Moto Chain Cleaver

This is an experimental commissioned piece. I’m happy with how it came out, but I have to admit it’s a bit unconventional.

Apparently it’s been doing well in operational testing, so that’s a relief. The specification I was given was that it be large and heavy-ish but with a large handle to counter-balance. And something to do with motorcycles would be a plus.

So, I made a batch of canister damascus of 1095 powder and motorcycle chain. Because of the alloys in the motorcycle chain, it came out ludicrously tough – when it came down to polishing it, I found that I could leave it sitting on a sanding belt and it’d get shiny and warm but basically no metal would remove. When you’re trying to make big flats like this, that’s a problem since it just takes forever. I think I spent two full days just polishing it. Then, once it looked like a mirror, I parkerized it.

The handle is an African hardwood called “Wenge” that is lovely and hard and has a complex grain. To bring the grain out, I brushed the wood with a wire brush. The silver wrap ferrule is just a piece of silver I wrapped and brazed then epoxied in place. It’s a really solid set up.

Cleavers like this need to be very thin, which is nice because it means you get it about where you want it and then keep polishing it thinner and thinner and there’s really no such thing as “too thin.”

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Notes on commercial photography: this was hard, because it’s got an extreme range of brightness. If you look a the butt of the handle, there’s a small hot spot, and a matching hot spot on the ferrule. The main light is a big soft box to camera forward-right, and there’s a small strip-light to camera rear-left to make the handle not just look like a mass of black anonymity.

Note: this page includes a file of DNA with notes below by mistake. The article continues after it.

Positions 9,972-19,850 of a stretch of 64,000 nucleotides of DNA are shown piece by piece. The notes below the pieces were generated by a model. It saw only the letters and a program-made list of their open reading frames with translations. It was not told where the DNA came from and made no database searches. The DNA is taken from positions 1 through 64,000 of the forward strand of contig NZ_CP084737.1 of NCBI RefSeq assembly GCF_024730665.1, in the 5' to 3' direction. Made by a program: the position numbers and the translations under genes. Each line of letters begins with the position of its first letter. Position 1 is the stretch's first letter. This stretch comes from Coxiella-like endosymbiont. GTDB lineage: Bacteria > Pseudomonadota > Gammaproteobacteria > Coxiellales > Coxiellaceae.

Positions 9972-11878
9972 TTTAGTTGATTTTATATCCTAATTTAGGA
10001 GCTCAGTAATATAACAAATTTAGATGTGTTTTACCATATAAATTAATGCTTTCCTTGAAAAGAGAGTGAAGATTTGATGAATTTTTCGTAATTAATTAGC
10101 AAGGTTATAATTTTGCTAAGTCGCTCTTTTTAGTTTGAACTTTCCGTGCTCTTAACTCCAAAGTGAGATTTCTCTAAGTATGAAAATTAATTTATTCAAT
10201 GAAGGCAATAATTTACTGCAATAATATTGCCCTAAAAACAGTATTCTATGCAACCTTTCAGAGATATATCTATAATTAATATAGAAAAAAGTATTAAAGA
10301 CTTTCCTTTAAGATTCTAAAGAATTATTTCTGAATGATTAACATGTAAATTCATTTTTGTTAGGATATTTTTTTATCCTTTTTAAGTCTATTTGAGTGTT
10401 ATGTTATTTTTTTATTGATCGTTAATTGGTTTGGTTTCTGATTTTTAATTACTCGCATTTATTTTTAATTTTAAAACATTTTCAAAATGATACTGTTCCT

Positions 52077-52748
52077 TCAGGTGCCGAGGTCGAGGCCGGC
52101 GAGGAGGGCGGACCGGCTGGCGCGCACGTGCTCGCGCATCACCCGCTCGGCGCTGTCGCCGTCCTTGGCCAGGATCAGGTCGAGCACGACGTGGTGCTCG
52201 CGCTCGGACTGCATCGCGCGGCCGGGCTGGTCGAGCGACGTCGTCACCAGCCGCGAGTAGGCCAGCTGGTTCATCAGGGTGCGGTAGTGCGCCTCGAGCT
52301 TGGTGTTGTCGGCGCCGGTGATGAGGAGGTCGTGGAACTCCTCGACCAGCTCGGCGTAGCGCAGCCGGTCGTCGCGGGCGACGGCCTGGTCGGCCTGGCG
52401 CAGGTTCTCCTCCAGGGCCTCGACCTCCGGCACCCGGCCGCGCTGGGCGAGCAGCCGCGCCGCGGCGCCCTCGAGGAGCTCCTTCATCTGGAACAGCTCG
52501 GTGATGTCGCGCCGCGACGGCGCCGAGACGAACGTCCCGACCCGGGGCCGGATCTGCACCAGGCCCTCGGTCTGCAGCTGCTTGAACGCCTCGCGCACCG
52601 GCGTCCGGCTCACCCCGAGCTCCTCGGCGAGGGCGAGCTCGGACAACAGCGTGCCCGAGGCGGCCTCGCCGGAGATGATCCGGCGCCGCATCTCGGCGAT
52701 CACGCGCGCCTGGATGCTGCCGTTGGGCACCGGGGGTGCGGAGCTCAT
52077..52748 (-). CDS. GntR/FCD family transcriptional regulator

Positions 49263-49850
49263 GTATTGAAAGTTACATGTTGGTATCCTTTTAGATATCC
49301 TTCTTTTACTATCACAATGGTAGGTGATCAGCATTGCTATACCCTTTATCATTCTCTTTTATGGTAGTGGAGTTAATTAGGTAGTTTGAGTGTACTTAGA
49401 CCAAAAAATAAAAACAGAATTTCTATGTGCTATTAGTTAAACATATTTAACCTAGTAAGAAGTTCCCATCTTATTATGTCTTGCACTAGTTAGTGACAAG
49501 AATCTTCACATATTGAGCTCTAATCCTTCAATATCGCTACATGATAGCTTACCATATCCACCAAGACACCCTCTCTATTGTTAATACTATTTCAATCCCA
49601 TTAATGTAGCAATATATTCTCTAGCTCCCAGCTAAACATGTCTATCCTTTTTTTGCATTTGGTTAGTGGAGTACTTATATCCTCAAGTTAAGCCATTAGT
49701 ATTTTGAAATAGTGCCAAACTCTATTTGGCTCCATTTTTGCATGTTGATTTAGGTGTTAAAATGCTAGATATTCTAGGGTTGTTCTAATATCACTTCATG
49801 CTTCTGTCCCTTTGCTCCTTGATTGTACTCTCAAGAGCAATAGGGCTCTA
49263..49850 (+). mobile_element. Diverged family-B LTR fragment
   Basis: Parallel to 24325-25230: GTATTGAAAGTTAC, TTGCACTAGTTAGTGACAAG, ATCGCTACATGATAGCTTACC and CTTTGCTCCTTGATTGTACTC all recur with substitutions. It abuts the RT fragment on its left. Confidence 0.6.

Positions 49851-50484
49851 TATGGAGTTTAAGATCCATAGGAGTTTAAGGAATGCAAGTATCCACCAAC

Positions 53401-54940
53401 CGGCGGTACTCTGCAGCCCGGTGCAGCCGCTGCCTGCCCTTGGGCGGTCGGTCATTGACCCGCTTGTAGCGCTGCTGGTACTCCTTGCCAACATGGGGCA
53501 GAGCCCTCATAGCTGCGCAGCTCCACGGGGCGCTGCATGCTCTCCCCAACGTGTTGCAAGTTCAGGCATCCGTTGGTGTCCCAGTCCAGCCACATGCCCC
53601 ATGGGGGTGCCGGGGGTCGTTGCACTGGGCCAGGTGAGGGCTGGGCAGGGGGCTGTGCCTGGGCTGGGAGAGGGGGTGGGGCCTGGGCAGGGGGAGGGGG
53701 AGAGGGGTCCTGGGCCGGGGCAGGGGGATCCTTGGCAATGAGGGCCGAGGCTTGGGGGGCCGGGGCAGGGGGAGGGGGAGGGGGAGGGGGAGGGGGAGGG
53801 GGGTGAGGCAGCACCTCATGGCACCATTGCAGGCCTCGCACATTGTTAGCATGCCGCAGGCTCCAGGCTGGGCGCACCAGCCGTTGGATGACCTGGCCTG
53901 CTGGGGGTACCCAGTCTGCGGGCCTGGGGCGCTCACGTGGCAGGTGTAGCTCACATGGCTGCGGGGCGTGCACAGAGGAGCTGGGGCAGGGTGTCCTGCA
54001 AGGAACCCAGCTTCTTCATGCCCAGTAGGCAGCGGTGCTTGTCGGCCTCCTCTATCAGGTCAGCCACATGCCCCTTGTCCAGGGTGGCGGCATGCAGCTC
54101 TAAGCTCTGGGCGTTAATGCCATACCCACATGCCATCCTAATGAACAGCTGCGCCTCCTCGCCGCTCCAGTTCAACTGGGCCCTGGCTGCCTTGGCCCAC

I’m probably going to shift my cleaver-making style back toward more traditional, with the tang at the top of the blade so there’s a great big side to use for ${whatever}. You don’t really need all that much blade real estate but if you’re slaughtering some cabbages, I guess it’s good to have something divisive.


  1. flex says

    Could you comment on the scale? I can picture it somewhere between 14 and 24 inches, but I can’t really tell.

  2. jrkrideau says

    the tang at the top of the blade so there’s a great big side to use for ${whatever}.

    Picking/scooping things up. That is a very nice advantage of a Chinese cleaver, even over a French knife.

  3. Jazzlet says

    Lovely, and yes cleavers are ood for scooping up what they have chopped. Also dense vegetables are easier to chop with a heavier blade, and that weight can go up or out, up is better.

  4. Sam N says

    I’ve seen a fair amount of your work. I think this one is really beautiful. It’s a practicality of such a thing. And the nice choice of handle with those darker spots of the motorcycle chain. How do you weld motorcycle chain? I never saw you do that. Just heat it up and hammer/press it?

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